Dec 14, 2023
Thomas Elliott Griffiths
James M. McCann
Pamela Mayoss, Paul Woodward, Karly Maguire
I have to say, it is refreshing for an ‘evil doll’ movie to get straight to the ‘evil doll’ part. It’s an evil doll movie after all – do we really need to spend half an hour with a family wondering why creepy happenings start occurring right after purchasing a 19th century porcelain monstrosity (FOR SOME REASON). You’re probably sick of the word ‘doll’ already, but you’ll have to withstand it a little longer – as The Doll is a dark comic short that horror fans will appreciate.
We meet protagonist Lisa (Pamela Mayos) mid-murder, having recently killed her partner (Daniel Saint Roberts) under the instruction of a haunted girl doll (Sarah-Louise Chadwick). Lisa has born a lot of resentment to her partner for neglectful behaviour and infidelity, but the doll’s whisperings has led her to doing the unthinkable. Not knowing what to do, she takes further advice from the condemned toy – but death seems to follow the doll wherever it goes, and whoever it comes into contact with.
The Doll follows in the long footsteps of Chucky, M3gan, and at least two Simpsons Halloween episodes in bringing a murderous, haunted doll to screen which catches the ear of a vulnerable herald who does its horrifying bidding. The doll in this short never takes up the butchers knife itself, but instead gets into the head of Lisa, played subversively by Pamela Mayos. Having already done something truly terrible, the film employs black comedy by making clear that Lisa does not truly appreciate the magnitude of what she has done. Her discussions with the doll are quite surreal, and the main source of the humour as she protests at some of the more meagre requests asked of her whilst quite happily taking on the more brutal ones.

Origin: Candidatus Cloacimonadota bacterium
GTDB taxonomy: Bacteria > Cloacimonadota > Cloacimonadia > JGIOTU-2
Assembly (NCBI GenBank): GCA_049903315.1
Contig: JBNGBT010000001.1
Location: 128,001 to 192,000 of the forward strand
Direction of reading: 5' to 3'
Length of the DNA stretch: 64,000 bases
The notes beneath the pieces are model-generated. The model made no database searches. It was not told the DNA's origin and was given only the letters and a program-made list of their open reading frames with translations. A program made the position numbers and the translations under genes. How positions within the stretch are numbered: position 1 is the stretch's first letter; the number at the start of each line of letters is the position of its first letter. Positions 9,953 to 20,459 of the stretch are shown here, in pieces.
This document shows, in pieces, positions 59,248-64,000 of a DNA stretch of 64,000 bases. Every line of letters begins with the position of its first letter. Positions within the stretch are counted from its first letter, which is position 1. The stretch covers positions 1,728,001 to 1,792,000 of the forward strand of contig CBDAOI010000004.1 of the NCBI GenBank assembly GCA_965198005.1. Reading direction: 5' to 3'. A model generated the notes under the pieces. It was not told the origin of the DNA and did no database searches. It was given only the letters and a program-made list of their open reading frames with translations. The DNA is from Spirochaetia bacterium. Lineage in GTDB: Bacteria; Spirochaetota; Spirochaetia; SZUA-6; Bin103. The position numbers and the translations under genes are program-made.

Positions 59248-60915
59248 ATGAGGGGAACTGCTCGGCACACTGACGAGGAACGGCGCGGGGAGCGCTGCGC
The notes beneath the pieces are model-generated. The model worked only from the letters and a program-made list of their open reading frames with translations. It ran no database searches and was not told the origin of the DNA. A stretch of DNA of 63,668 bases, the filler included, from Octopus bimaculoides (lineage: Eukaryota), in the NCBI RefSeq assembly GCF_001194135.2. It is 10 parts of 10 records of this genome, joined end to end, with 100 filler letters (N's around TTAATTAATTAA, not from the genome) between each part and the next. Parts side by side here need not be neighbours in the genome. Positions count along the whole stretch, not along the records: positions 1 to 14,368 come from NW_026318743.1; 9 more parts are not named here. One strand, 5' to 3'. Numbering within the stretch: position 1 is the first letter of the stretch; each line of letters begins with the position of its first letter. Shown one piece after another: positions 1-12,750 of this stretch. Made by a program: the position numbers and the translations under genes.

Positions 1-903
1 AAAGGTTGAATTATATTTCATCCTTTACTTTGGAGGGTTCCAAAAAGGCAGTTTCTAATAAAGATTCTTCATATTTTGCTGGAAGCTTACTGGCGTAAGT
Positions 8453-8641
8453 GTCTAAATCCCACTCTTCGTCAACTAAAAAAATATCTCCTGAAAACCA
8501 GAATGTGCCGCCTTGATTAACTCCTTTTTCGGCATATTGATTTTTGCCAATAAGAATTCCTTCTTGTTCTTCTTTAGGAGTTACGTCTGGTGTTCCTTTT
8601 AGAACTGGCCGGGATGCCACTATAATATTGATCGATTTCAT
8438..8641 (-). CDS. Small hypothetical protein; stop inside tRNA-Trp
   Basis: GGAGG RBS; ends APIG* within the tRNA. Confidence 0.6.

The script is hit and miss – flipping conventional horror dialogue and storytelling at its best and presenting as confusing and expository at its worst. It really is quite refreshing to be placed at the ‘mid-point’ of events – with Lisa having already bought the doll and killed her partner at the film’s beginning. Jarring moments of humour add a quirkiness and originality to the film as well, with some intriguing moments that subvert expectations. But elsewhere the dialogue is ropey and unoriginal, and Pamela Mayos never really sounds like she is speaking in an original, authentic or defined voice as Lisa. We are led to believe that her and the doll have a formed relationship where they can talk openly – but the recounting of prior events feels for the audience’s benefit alone.
The pacing could have done with some extra work as well – with a coda to the film featuring a couple (Karly Maguire and Paul Woodward) considering buying the doll at some point in the future. This section takes up a significant amount of the film’s short runtime, yet feels tacked on and separate. Clearly the intention is to say that the doll’s evil persists, but this time would have been better served elaborating and adding more to Lisa’s story.
Horror fans will appreciate the more experimental instincts of The Doll, which at least tries – and largely succeeds – to do something different with a story outline that really always follows the same path. It stands up as a respectable short film, though doesn’t change my opinion that scary dolls really need to be left on the toy shop shelf.